New kitchens toasted at Spalding primary schools

The new kitchen at Spalding St Paul's Primary School. ANL-151215-173222001
The new kitchen at Spalding St Paul's Primary School. ANL-151215-173222001
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Two Spalding schools have joined five others in the county in opening new, stand-alone, fully-equipped kitchen pods to provide hot meals for pupils.

Lincolnshire County Council has extended its school meal provision having won a significant £1.2m bid from the Department for Education under the universal free school meals programme.

St Paul’s Community Primary and Nursery and St John the Baptist Primary are the schools to have benefited in south Lincolnshire, with Long Sutton Primary also having a new, purpose-built kitchen due to open early next year.

Coun Patricia Bradwell, executive councillor for children’s services, said: “We are delighted to have secured significant funding from the DfE to make these new school kitchens a reality.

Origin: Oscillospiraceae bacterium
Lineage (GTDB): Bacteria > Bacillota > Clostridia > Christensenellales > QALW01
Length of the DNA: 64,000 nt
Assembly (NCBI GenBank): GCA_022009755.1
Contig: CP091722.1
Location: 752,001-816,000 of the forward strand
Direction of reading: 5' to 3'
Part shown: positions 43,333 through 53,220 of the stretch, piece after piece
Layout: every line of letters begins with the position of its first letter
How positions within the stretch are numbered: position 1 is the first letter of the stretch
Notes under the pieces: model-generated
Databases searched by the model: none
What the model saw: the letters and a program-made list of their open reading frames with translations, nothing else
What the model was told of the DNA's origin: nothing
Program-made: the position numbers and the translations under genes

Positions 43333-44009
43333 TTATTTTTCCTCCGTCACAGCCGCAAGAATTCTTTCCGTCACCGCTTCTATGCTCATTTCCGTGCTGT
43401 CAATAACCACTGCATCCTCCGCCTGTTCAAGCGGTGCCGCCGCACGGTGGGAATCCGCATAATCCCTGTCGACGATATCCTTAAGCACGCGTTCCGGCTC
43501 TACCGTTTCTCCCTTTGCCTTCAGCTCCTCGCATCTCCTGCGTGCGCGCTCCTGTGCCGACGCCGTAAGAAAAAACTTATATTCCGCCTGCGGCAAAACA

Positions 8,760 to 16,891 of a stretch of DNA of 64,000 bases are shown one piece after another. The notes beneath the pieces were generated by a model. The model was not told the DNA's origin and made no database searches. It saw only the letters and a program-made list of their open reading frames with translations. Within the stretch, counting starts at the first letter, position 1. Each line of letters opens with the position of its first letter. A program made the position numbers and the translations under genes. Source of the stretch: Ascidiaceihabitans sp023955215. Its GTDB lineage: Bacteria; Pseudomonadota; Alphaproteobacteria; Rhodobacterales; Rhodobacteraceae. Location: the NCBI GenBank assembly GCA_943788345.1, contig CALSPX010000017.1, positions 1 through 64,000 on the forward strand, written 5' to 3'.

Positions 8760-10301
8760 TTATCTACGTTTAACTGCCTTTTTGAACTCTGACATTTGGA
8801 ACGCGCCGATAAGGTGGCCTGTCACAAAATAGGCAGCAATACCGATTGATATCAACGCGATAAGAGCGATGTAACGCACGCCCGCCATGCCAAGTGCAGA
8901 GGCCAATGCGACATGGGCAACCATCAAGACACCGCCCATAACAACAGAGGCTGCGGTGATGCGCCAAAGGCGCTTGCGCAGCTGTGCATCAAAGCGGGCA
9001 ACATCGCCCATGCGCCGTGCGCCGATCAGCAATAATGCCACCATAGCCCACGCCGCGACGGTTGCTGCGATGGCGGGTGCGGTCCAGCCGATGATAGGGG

“This means over 2,500 Lincolnshire pupils now have access to nutritious hot meals which are cooked on site – some of the new kitchen pods are also providing meals for neighbouring schools.

“As well as the health benefits to children from enjoying hot lunches at school, studies suggest that young children eating a healthy meal together can improve their development and social skills, increase concentration and prepare them better to learn.”

The schools are now enjoying providing their children with exciting new menus and food education linked to growing and cooking. Hot meal take up is increasing as children tuck in and enjoy their balanced wholesome meals.

Paul Reid, head teacher at St John the Baptist CE Primary School, Spalding, said: “We are delighted to have a school kitchen on site at St John’s. After just a few weeks it is already having a very positive impact as children much prefer the variety and freshness of meals cooked on the premises by our own cook.

“The new school kitchen has been the catalyst for the school engaging in a number of projects that will support children’s learning about growing and cooking food, including the development of a school allotment. We hope that these will help youngsters develop an understanding about the food they eat and where it comes from.”